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研究生:目那
研究生(外文):Yogesh Munot
論文名稱:1.歧狀高分子鍵結生化感應器2.氧金屬錯合物催化有氧性氧化反應
論文名稱(外文):1. Synthesis of Dendritic Bioprobes 2. Catalysis of Oxometallic species in Aerobic Oxidation and Nucleophilic Acyl Substitutions
指導教授:陳建添陳建添引用關係
指導教授(外文):Chien-Tien Chen
學位類別:博士
校院名稱:國立臺灣師範大學
系所名稱:化學系
學門:自然科學學門
學類:化學學類
論文種類:學術論文
畢業學年度:94
語文別:英文
論文頁數:400
中文關鍵詞:Aerobic oxidationBioprobedendrimer
外文關鍵詞:有氧性氧化生物偵檢歧狀高分子
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Thesis Title

“Synthesis of Dendritic Bioprobes and Catalysis of Oxometallic species in Aerobic Oxidation and Nucleophilic Acyl Substitutions”
Thesis is divided into two chapters.
Chapter-I: Synthesis of Dendritic Bioprobes.
Chapter-II: Catalysis of Oxometallic species in Asymmetric Reactions and Nucleophilic Acyl Substitutions.
Chapter-I: Synthesis of Dendritic Bioprobes
This chapter is further divided into six sections.
Section 1: Nucleation of Au nanoparticles or ZnS/CdSe quantum dots inside the cage of organic ligand by Ring closing metathesis (RCM)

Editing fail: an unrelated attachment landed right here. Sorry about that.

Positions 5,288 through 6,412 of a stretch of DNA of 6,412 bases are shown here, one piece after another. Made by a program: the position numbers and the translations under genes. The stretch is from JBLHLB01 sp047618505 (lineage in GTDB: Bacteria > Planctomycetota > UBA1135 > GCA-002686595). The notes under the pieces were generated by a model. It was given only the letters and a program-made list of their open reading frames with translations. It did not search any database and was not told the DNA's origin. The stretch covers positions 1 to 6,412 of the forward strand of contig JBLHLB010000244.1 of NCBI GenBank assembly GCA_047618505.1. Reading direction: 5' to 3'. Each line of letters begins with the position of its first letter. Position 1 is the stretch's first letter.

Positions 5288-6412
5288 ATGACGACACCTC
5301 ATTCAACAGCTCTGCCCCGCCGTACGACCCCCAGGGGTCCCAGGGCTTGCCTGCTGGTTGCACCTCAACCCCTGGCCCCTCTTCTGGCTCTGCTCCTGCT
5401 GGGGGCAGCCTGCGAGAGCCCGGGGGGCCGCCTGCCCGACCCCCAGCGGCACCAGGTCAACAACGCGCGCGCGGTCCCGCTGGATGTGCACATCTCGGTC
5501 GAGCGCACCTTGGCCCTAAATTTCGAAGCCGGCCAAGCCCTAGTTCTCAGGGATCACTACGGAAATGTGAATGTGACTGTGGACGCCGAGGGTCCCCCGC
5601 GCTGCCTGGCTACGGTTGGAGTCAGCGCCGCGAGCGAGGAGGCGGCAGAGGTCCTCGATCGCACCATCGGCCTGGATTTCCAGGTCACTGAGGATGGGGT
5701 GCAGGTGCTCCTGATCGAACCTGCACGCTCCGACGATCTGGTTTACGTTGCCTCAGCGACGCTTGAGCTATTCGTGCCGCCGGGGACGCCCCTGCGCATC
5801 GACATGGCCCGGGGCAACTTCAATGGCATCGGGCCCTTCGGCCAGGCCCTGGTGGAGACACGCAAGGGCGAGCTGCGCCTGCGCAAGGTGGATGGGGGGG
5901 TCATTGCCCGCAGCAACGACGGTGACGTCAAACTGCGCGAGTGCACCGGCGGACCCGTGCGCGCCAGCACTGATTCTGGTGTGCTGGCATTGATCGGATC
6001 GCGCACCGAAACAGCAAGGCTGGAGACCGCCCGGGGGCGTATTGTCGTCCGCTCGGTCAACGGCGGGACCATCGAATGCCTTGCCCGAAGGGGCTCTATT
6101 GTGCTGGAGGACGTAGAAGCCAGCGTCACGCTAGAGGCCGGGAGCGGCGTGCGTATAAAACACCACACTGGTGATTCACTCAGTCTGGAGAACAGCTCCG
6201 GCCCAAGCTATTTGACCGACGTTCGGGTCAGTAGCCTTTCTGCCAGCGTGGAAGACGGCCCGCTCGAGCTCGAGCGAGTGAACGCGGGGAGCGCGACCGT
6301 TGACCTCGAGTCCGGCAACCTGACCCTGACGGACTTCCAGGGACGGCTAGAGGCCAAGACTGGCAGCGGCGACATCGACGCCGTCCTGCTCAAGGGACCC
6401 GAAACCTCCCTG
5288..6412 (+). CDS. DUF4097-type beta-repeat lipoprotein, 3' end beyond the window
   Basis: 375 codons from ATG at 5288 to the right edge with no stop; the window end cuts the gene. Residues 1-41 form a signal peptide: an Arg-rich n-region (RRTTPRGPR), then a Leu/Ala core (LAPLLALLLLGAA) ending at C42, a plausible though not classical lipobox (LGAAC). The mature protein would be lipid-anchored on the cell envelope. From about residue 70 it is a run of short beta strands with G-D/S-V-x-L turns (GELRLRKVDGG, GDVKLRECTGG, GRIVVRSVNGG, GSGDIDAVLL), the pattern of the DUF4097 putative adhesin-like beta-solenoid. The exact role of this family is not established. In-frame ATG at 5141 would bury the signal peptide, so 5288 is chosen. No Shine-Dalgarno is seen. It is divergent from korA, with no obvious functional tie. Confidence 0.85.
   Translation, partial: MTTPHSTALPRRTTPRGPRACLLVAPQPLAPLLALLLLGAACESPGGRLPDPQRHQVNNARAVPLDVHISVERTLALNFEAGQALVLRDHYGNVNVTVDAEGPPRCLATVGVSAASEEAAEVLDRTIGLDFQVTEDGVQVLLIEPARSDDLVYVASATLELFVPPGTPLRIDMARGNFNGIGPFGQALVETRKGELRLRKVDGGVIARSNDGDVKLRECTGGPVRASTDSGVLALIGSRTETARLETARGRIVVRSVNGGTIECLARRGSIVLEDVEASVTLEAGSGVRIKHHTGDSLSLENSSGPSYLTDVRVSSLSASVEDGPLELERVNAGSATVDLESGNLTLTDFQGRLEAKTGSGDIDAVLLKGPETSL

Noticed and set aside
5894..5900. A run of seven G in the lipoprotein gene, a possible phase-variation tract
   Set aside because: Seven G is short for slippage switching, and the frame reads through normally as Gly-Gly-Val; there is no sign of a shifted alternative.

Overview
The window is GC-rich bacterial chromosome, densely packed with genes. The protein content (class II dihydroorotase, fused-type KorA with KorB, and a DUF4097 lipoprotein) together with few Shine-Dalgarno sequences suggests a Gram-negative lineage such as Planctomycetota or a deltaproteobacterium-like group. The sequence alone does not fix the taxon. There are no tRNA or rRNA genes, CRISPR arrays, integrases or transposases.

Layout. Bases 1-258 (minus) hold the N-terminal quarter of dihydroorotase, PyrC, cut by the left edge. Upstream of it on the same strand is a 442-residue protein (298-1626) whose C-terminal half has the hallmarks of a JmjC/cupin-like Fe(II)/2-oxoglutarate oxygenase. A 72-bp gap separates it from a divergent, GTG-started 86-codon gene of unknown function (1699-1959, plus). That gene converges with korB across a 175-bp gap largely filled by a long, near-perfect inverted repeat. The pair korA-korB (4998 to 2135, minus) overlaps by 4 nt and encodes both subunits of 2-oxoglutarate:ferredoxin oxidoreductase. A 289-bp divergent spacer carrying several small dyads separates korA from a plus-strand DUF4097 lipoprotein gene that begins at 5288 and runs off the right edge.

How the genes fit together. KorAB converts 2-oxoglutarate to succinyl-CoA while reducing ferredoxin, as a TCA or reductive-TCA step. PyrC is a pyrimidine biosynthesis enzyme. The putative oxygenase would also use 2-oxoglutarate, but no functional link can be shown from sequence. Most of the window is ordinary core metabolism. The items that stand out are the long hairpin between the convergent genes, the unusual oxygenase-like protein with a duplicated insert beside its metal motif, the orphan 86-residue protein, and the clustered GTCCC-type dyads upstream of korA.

This section describes the stabilization strategy for Au nanoaprticles and CdSe/ZnS QDs by new netting process to efficiently lock Au or ZnS/CdSe nanoparticles (Scheme 1)
Scheme-1

in central core. The netting unit 2 was prepared from intermediate 1. Methyl gallate by benzylation with benzylbromide in the presence of a base K2CO3, subsequent double allylation with allyl bromide and K2CO3 gives the intermediate 1. The methyl ester was saponified in MeOH followed by the amidation gives required unit 2. The thiolate end in 2 for priming to the pyridine stabilized CdSe/ZnS or HAuCl4 in presence of NaBH4. The allyloxy units at both C3 and C5 positions of 2 were used for netting and corss-linking by ring closing metathesis by Grubb’s catalyst.1 The stabilization strategy presented here may be extended to be extended to other colloidal systems.